Sure I know the main issues that folks in England seem to be concerned about, from polls and newspapers etc. But if you want to really understand what makes a country tick politically / how people there will vote, you really need to live there (or at least spend a lot of time talking to people who do).

      I stand by my statement. I find it arrogant for people to claim they know the politics of another country really well from reading their own country's news about it.

      In the meantime, with your expertise on England, you will be able to tell us all what we are dying to know; will people in England back Corbyn leading to a Labour victory?

      I suspect not, but I'm not sure.

      I can predict that Kezia is not going to lead a Labour resurgence here though. Why, because 3/4 of the folk I know wouldn't ever consider voting Labour right now, and that includes Yes and No people.

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    4. Aldo, why do you troll sometimes and make fairly non contentious comment at others. We'll probably rarely agree with you on this site, but you are welcome ot debate, but to troll never.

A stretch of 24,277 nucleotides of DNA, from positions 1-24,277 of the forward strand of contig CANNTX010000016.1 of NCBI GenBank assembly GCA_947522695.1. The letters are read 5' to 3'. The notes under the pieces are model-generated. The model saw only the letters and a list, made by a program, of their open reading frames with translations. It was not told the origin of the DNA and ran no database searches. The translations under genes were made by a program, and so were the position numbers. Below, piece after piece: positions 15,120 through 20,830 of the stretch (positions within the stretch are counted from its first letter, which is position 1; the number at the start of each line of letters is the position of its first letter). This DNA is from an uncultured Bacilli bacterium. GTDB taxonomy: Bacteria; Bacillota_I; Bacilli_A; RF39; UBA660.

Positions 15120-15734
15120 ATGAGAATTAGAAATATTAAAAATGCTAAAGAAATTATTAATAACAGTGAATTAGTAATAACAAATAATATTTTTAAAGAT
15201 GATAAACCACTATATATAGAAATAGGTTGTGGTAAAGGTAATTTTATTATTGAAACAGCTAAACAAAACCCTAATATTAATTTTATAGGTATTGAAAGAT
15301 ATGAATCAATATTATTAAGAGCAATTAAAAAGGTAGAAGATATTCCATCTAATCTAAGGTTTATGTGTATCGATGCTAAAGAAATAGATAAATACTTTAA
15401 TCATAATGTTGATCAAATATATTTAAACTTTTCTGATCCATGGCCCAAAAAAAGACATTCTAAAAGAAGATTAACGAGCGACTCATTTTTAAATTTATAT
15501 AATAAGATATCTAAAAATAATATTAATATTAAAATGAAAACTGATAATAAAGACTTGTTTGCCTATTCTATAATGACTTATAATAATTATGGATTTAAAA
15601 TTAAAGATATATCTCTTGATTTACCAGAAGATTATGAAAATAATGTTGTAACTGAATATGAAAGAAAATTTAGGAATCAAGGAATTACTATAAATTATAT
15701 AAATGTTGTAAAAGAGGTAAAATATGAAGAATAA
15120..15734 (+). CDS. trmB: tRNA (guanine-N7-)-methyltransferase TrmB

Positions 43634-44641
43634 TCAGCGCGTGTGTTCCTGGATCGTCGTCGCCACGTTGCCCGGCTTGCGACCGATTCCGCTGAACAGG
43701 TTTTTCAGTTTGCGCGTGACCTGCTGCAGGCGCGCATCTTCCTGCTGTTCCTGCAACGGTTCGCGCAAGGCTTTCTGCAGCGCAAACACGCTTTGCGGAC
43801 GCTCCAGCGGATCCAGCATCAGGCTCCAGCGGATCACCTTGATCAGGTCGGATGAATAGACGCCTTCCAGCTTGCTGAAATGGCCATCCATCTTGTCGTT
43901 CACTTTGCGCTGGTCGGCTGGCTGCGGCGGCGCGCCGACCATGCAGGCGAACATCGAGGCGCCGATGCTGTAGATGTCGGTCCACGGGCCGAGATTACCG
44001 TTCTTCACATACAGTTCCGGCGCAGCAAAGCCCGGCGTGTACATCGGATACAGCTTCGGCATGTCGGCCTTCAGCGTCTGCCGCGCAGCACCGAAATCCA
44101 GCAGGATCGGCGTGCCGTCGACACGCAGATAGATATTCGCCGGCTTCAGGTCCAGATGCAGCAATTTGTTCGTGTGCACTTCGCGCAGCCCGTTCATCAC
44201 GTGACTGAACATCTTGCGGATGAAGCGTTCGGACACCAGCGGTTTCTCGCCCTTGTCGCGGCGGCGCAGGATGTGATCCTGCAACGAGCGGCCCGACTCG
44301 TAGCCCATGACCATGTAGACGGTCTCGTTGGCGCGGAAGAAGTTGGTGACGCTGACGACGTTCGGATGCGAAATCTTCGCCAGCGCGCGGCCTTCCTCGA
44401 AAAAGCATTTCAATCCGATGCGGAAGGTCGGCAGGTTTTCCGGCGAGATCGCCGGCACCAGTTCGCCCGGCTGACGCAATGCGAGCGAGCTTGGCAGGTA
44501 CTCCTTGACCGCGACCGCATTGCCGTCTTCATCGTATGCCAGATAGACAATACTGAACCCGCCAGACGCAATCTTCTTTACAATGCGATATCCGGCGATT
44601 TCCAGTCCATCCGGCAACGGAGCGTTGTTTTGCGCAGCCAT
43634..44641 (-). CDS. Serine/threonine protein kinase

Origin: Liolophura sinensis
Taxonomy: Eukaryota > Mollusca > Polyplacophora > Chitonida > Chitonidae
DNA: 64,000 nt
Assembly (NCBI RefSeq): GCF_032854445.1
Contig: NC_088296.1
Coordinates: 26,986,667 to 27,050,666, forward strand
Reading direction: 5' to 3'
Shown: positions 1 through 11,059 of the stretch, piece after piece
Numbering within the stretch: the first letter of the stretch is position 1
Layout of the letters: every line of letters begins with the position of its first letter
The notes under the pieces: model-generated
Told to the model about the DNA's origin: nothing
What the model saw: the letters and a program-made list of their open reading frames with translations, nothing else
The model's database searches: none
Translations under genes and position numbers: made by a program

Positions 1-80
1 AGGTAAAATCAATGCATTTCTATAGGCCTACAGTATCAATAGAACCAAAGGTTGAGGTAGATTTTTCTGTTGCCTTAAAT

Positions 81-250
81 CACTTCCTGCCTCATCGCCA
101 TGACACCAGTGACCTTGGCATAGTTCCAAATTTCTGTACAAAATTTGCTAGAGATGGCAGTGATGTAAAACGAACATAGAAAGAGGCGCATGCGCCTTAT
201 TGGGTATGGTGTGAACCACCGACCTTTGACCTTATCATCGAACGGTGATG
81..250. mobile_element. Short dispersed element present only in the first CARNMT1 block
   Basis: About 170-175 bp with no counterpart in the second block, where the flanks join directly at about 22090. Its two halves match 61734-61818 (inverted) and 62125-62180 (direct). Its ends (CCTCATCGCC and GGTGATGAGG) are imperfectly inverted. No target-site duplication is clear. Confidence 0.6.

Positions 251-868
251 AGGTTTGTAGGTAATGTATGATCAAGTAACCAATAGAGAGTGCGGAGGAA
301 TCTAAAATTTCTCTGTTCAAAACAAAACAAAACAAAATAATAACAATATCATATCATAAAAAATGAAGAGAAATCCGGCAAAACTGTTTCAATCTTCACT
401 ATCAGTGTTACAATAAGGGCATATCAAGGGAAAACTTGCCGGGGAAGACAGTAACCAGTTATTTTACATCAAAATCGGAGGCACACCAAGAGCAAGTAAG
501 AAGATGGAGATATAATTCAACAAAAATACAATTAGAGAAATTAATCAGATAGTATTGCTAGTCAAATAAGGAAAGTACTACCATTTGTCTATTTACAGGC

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  4. Corbyn has stated he wants a Shadow Cabinet drawn from all wings of the party. I think he will try very hard to get Yvette Cooper and Andy Burnham involved - at the very least, Burnham might (-perhaps hoping to have a third crack at the crown in 2017). Apart from that, I imagine Tom Watson and perhaps Stella Creasy Angela Eagle will get a job, and some of the newer MPs such as Lisa Nandy, Rushanara Ali etc. I assume that in some cases careerist considerations might motivate those MPs not that enamoured of Corbyn to take a post.

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  5. Don't get into a fight in a bar if you and the bartender aren't in first name basis. Same should go for political analysis.

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  6. The Australian is a Murdoch rag, its extreme right wing commentary on Australian politics is also a load of rubbish

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  7. SuperPayMe is an high paying work from home website.